Thursday, March 29, 2012
Along the lines of forgiveness
is a parallel line of hatred. They both extend forth, seemingly endlessly. On, on, on... until a rather ominous wall stops both of them. The wall is hard to see for some until he's right in front of it. I think it depends on how fast you're moving. If he were to go slowly, he could see these things better. Both lines, like roads, begin with wildflowers on either side, and a sunny breath of air whipping them around at the stems. There is a sweet smell, perhaps from the flowers, and perhaps from joy. One can smell joy on the line.
If one were to move quickly, that person would not notice that ahead, one line remains clean, with only a few potholes and dark clouds. The same person would not notice that the falling clouds erased the road behind them with each step--a fog then nothing. Not blackness, but white. A bright light that blinds. Looking back, then forward, would leave blue dots on his vision for the next few steps.
And if another person, on the other road, were moving quickly she would not notice that there was a great deal of gradual darkness ahead of her. She would be moving so quickly that she would be struck by the darkness, bewildered, and disoriented. She would find it hard to see. Although the darkness was gradual, one who is moving so quickly would not feel the creep of night down their spine until the night was completely upon them.
She may stop a moment, the fog hovering directly behind her. There would no longer flowers on the sides of the line. The comfortable, country dirt road would have turned to muck, a deep pool of brown sludge that pulled one's foot down with insistent hands. She could see, only a few yards off, that the other line would be hovering also, as if waiting for her to leap over there. It is so much brighter, yet none of that light would shine on the line of hatred. It is a spotlight on a distant stage. She would try to sprint across to the other side, but her feet would be stuck in the mud, and she would trip into a scratchy bed of weeds. There would be a snake in the grass, and she would scramble back onto the road from whence she had come. Covered in mud, she would cry... but no one can hear you in the dark when you are on the line. You have to scream loud enough, you have to fight hard enough... but she had lost the will. She crawled on.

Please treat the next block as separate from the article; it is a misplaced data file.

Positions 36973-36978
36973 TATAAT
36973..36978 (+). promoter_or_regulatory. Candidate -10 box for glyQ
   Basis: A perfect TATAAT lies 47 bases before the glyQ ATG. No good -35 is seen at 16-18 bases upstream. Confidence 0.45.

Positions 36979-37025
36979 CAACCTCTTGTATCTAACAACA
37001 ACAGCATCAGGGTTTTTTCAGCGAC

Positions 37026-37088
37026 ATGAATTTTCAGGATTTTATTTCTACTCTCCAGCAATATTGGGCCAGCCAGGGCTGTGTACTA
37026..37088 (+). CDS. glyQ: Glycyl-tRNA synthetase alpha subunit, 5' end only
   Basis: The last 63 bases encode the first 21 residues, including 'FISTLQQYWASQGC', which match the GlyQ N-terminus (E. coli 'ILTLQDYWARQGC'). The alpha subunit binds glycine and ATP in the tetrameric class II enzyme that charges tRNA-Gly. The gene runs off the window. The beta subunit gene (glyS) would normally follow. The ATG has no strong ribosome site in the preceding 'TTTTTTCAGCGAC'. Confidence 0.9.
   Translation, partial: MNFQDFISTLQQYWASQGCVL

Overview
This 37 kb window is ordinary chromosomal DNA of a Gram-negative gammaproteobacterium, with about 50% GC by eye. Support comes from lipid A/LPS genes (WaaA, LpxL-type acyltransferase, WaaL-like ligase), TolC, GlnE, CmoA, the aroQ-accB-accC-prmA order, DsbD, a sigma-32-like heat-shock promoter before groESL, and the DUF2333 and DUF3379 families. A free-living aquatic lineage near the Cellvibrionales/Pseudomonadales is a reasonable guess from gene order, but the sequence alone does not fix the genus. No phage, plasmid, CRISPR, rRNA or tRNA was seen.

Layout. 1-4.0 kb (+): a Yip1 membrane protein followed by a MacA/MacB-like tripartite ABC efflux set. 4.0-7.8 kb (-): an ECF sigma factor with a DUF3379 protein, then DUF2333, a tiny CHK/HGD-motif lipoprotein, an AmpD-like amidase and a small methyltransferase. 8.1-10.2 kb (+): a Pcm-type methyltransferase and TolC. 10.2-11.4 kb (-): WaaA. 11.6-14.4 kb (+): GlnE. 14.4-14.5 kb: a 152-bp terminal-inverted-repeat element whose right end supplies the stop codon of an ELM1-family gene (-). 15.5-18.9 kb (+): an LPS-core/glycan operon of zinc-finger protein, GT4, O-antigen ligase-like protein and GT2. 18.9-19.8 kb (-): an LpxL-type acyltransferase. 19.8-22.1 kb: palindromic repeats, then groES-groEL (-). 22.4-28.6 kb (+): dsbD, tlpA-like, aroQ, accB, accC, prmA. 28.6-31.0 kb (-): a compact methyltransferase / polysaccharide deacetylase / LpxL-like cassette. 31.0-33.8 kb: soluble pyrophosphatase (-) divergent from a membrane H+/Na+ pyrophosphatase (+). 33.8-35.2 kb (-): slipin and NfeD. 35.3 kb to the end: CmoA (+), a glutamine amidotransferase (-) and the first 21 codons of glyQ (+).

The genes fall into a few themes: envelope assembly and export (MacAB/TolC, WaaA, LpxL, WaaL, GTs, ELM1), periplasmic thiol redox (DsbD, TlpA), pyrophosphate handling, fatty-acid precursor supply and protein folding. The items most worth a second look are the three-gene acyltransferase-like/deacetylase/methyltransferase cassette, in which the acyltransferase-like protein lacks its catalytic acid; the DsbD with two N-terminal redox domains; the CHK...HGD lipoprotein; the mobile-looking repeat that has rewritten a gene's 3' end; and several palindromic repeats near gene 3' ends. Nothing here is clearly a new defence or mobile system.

She became accustomed to the mud--to the darkness. It was part of her. She found happiness in small things, but she could not deny she was shrouded in black. If both the man and woman reached the end of their lines at the same time they would come to a wall. They would have slowed down after a while, as is customary of human-nature.
And looking directly up from the very definite and serious brick wall the very old man and woman would see brightness. It would blind the woman, but the man would feel it's warmth and smile at it. It was a brightness the woman had forgotten about--she hadn't seen it since the beginning of the road. This brightness would lift them both up. White waters would wash away the mud from the woman's body. She would lose sight of the man, but he had moved farther than she. In the water she could see thousands of men and women's bodies being cleaned by the ethereal waves. It was peaceful, in a way. But disconcerting. Care was a foreign concept.
*Photograph: "Picaso" by Cory Smith